Sonders: And spending increases.

Chung: In that environment, everyone will remain in the mode that they have been in, which is cautious.

USA TODAY: How important is the timing of any fiscal cliff fix?

Adam Parker, Morgan Stanley: The risk is: Do they just come up with a fiscal cliff plan and say, “We need six months to work out a grand bargain.” If so, it takes you out to the summer.

USA TODAY Investment Roundtable panelist Adam Parker, chief U.S. equity strategist, Morgan Stanley. (Video by Eileen Blass, USA TODAY)

Sonders: That could happen. We may just get a bill on the tax piece and everything else gets pushed out. In the process, if you get a sense that we are moving toward a grand bargain, that would be a huge positive.

USA TODAY: What’s more important to investors: a short-term fiscal cliff deal or a bigger agreement down the road that reforms the tax code?

Doll: A grand bargain would be so much more important. There are a lot of CEOs or CFOs who say: “Tell me the rules. Even if it is bad news, I would prefer bad news to I-don’t-know news.”

Sonders: What CEOs are saying is: “I can play against any team on any playing field that is even.”

USA TODAY: Any other positives from a fiscal cliff deal?

Miletti: One of the themes that I can see emerging from this is companies going out and doing more mergers and acquisitions, or M&A.

USA TODAY: If we do get an improvement in M&A, how does that help the market?

Miletti: Because, if you can find ways to grow as a company or strengthen your business, whether it is organic or through M&A, it is going to create more jobs, better profitability and higher growth. Because money is cheap, once policy and regulation issues become clearer, CEOs will re-engage, and go and look for growth opportunities.

Parker: M&A is good for stocks and stock pickers, but it is not necessarily an economic positive. Mergers are often followed by companies moving operations abroad and firing people domestically to cut costs.

Chung: I totally agree with the idea of more M&A. But on the flip side, I happen to have been a corporate lawyer and did M&A work. I can’t imagine doing a deal with all the (unknowns related to the) tax code provisions. How are you going to value the thing that you are buying or selling with all that uncertainty? So I think you are on hold again (as it relates to M&A).

USA TODAY: Is there a risk the market doesn’t like the deal? Will potential higher tax rates on dividends (which can go from 15% to more than 43% for the highest earners) and capital gains (which could jump from 15% to 23.8%) be a headwind for stocks?

Sonders: I hope that they come out with a dividend capital gains tax rate that is the same. That is why I think it is a two-step process. An initial sigh of relief that something has gotten done and then after that investors will say, “OK, let’s look at what it is that we have.”

Chung: We have to study it and see what the tax outlook looks like.

Doll: Look at the price of owning stocks compared to most other financial assets. There is a lot of negativism priced in due to all the policy uncertainty related to the cliff. To repeat, even if it is bad news it may still be OK for stocks.

Traders face fiscal cliff uncertainty over holidays

TORONTO — Holiday cheer will be swapped with a dose of fear after traders return from a holiday break this week as developments over the “fiscal cliff” negotiations keep the attention of investors, and will likely lead to erratic movements in stock markets.

The shortened trading week, and traditionally low volume levels around the Christmas holiday, will likely accentuate any market shifts related to developments in the stalled U.S. federal budget talks. Congress will reconvene on Thursday.

But before then, trading will likely remain calm in the shortened session leading up to Christmas Eve.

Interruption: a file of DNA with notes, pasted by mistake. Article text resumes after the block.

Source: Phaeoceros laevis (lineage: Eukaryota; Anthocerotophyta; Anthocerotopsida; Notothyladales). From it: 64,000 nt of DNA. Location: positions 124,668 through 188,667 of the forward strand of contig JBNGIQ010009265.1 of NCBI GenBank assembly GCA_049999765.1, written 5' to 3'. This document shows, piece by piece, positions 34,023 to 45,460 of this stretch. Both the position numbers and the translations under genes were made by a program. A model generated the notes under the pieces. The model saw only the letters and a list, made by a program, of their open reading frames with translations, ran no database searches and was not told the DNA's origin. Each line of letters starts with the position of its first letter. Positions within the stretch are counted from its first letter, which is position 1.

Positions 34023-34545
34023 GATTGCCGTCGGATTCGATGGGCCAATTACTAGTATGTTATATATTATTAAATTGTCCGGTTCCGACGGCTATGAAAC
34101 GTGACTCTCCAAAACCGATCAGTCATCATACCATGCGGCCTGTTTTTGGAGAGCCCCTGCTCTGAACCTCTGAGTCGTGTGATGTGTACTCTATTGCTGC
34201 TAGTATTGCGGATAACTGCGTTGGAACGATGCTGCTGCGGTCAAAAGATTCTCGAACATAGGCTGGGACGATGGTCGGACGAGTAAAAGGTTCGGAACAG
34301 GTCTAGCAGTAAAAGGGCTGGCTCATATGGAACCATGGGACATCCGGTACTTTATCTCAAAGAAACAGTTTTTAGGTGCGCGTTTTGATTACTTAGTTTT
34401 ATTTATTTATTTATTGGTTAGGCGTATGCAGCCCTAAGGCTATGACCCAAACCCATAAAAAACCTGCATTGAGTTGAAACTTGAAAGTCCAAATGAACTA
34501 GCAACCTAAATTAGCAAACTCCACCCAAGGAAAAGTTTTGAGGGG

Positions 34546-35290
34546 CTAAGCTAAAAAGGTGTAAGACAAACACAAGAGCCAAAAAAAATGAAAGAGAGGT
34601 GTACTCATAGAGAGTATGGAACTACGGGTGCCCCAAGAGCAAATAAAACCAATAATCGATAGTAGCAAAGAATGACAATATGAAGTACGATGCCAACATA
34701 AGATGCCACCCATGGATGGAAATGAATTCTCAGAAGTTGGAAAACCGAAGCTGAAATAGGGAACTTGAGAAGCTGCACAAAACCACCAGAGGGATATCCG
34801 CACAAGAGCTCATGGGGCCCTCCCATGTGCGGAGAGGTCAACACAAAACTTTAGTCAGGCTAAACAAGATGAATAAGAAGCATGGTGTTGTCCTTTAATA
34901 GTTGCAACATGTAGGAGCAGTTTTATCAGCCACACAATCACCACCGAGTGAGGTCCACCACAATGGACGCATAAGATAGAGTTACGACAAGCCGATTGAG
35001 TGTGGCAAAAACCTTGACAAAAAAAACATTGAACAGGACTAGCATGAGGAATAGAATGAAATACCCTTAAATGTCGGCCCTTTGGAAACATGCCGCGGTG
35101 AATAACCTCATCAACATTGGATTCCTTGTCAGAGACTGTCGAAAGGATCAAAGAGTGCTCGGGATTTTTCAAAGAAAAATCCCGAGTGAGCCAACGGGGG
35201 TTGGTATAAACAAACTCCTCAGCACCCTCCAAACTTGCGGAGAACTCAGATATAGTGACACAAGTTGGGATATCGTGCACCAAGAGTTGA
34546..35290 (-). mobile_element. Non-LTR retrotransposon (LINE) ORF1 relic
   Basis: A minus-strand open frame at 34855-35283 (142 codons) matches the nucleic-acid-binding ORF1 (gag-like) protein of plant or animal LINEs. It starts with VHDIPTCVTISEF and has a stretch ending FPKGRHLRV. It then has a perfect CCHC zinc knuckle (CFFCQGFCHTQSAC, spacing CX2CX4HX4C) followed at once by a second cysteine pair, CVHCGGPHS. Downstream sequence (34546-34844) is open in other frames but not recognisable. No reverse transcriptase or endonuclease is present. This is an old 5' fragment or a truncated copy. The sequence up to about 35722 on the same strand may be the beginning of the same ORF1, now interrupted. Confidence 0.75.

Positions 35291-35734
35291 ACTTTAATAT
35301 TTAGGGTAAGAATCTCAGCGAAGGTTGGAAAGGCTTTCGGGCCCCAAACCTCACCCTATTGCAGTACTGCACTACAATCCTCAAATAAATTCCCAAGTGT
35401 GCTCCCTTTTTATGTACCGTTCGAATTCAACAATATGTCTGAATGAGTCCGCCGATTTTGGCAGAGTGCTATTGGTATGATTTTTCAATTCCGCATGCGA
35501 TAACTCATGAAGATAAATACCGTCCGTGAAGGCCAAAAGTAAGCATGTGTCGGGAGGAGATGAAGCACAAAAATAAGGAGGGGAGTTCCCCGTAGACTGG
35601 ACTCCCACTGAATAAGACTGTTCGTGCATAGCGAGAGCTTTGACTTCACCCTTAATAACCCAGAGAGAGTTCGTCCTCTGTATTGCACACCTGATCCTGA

The Toronto Stock Exchange closes early on Monday at 1:30 p.m. ET, while New York markets end the session at 1 p.m. ET.

North American markets will remain closed for the Christmas Day holiday, and the TSX will also be closed on Wednesday for Boxing Day.

On Thursday, traders will return their attention to the ticking clock leading up to the year-end deadline.

Last Friday, stocks fell sharply after House Republicans called off a vote on tax rates and left federal budget talks in disarray 10 days before sweeping tax increases and government spending cuts are scheduled to take effect.

President Barack Obama said later Friday that he is “ready and willing” to get a big package done to deal with the fiscal cliff, adding there’s no reason not to protect middle-class Americans from tax increases.

Obama says he spoke Friday with House Speaker John Boehner and met with Senate Majority Leader Harry Reid. He says Congress should pass a plan to extend tax breaks for the middle class and extend unemployment benefits.

Obama says no one can get 100 per cent of what they want and there are “real consequences” to how they deal with the across-the-board tax increases and steep spending cuts scheduled to kick in Jan. 1. Economists fear the combination could deliver a blow to the U.S. economy.

A deal must be reached to avoid going over the so-called fiscal cliff,’ which would involve the automatic imposition of hundreds of billions of dollars in spending cuts and tax increases that could plunge the world’s largest economy back into recession and depress economies around the world.

“Legislators are under increasing pressure to act quickly to prevent the sort of acute market volatility seen before (the) agreement on TARP and a debt ceiling deal 16 months ago,” said CIBC World Markets senior economist Peter Buchanan.

Investors will also be squaring away their tax books for the year. Monday marks the last day for tax-loss selling for Canadian taxpayers selling equities through domestic accounts. The deadline for U.S. securities tax loss sales is Wednesday.

“Once you get past those tax-loss selling deadlines, the markets have to look ahead, because there’s nothing else you can lock in for 2020,” said Gareth Watson, vice-president of investment management and research at Richardson GMP Ltd.

“Once we get to Thursday and Friday people will start focusing way more on 2020. That’s probably when the Washington news and noise will have even greater influence and that’s probably where the volatility picks up again.”